David Kolander

It’s Time to Get to Work!

by David Kolander on February 26th, 2023
Matthew 4:1-11

Just a few months after one of my daughters got married last year, her husband experienced what a number of you have experienced in your life, when a few weeks before Christmas he was told his company was downsizing and that he no longer had a job in the organization he had worked for for over five years. And so, as some of you have also had to do, since that time he has been looking for another place of employment, coming to the understandable conclusion, “It’s Time to Get to Work!” He needs the income, and he needs something to do.

In our lesson for today, our Savior Jesus is not in danger of getting laid off from his job, but there is someone who wants to get him fired from his mission – a someone who had been wanting that ever since he had first enticed Adam and Eve to want to become their Creator’s equals and to do with his creation what they themselves wanted to do with it, as we heard in our First Lesson. In the thousands of years since that first bite of the forbidden fruit, the Son of God had been waiting for the signal that the time had fully come for the final part of God’s salvation plan for his people like you and me to begin. And so we come to Matthew 4, and we can almost hear Jesus say on this first Sunday in Lent, “It’s Time to Get the Work!” My people need a Savior, and they need to know that they can trust me.

The reason I’m saying we can look at this lesson of Jesus being tempted by the devil as a time for him to get to work is because in the verses right before our lesson Jesus was baptized by John the Baptist. You may remember that we often refer to Jesus’ baptism as his installation ceremony – as the day he was officially able to begin his mission — as the day he was officially acknowledged as the promised Messiah, when his heavenly Father said to him the very same thing he said to him three years later on the Mount of Transfiguration — as Pastor Casmer preached to us about last week — “This is my Son whom I love. With him I am well-pleased.” And now in the very next verses of our sermon text we see God’s Son beginning his God-pleasing work in a way that only someone who was perfect and holy could ever possibly do.

But from hell comes the one – the devil – who wants to do everything he can to make sure Jesus doesn’t stay perfect and holy, because if Jesus didn’t stay perfect and holy, what would that mean for us? If Jesus didn’t stay perfect and holy, what that would mean for us is that God the Father could not of course credit that holiness to us, since there would be no holiness to credit to us, meaning we would stand before God on the Final Day as people who did not stand a chance to live forever with the holy God in his holy heaven. And if Jesus didn’t stay perfect and holy, God the Father could not of course consider the blood he shed on the cross to be holy, precious blood, meaning there is no way it could forgive and wipe away from God’s memory every sin you and I had ever committed. If Jesus didn’t stay perfect and holy, everything that God had talked about in the Bible would be a total sham – a total failure – a total lie – if, when it was time for Jesus to get to work, he would have miserably failed and had humiliatingly gotten fired from his mission. These are the things to keep in mind as we now think about these three temptations and thank God from the bottom of our hearts that Jesus succeeded in his mission, because that means that through him we are also perfect and holy in God’s sight and able to carry out whatever mission and purpose in life God has in mind for us.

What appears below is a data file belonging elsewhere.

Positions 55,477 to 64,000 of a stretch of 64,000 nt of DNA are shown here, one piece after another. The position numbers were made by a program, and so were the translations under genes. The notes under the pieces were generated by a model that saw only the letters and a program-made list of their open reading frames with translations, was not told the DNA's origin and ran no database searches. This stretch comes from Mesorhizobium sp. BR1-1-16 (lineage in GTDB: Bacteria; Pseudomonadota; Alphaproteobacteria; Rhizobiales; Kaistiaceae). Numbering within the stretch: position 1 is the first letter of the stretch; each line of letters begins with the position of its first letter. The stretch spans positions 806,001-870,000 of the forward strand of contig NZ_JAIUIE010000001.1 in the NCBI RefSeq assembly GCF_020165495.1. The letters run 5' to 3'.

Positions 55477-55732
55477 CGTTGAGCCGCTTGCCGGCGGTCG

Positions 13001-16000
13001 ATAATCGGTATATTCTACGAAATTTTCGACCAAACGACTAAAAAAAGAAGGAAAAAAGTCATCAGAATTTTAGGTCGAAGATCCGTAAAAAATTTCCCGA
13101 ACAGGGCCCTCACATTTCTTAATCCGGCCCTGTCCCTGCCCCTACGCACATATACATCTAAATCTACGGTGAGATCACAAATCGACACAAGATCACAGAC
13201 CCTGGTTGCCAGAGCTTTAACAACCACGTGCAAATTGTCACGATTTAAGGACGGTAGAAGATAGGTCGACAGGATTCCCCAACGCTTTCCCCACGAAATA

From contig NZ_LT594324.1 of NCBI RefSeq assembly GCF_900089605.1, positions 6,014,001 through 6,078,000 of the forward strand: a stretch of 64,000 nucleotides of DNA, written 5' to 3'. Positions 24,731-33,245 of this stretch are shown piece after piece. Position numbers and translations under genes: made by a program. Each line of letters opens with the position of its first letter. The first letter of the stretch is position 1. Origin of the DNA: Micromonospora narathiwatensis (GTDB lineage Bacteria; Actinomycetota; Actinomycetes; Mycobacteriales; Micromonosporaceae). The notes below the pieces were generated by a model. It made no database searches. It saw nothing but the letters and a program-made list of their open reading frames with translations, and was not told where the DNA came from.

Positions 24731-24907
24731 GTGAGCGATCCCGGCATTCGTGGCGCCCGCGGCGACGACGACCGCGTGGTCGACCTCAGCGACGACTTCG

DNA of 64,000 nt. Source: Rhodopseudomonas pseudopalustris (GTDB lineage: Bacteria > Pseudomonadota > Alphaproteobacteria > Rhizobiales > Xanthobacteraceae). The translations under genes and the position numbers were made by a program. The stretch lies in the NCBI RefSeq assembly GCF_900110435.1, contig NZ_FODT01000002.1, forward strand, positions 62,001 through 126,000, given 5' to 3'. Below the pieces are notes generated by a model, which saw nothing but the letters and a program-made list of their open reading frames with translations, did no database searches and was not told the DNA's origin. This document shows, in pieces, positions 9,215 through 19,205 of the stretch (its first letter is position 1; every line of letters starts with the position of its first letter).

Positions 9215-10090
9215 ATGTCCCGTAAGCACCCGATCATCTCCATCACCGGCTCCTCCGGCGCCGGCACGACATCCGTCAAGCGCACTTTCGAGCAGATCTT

The word devil in the Bible is pronounced diabolos, from which we get the word diabolical – and that is what the devil just plain is – diabolical, conniving, evil. Two different times he tries to play mind games with Jesus, “If you are the Son of God, make these stones bread. If you are the Son of God, if you really are the Son of God, jump off this building.” Obviously Jesus as the Son of God could have turned those stones into bread. A little later he would later turn just five small loaves of bread into enough food for thousands of people as one evidence that he really was the Son of God. But what would have it have meant if he had made some stone-bread now, even when he must have been so hungry from having fasted for forty days and forty nights?

His dear heavenly Father, who said he was well-pleased with his holy Son because of the work he would be doing, was going to sustain him and keep him going in that work, no matter how hard it got. So Jesus quoted a Bible passage to the devil that said that, “Man does not live on bread alone, but on every word that comes from the mouth of God.” Yes, God does use food and money to keep us alive, but what really keeps us alive is the word and promise of God to give us what we need to stay alive until he decides to take us to heaven. Food and money and medicine and jobs are just some of the earthly tools he uses to keep that promise. Jesus was saying to Satan, “Because I really am the Son of God, I know that my Father will keep me going without me having to help him along by doing something I have the ability to do. I trust him.”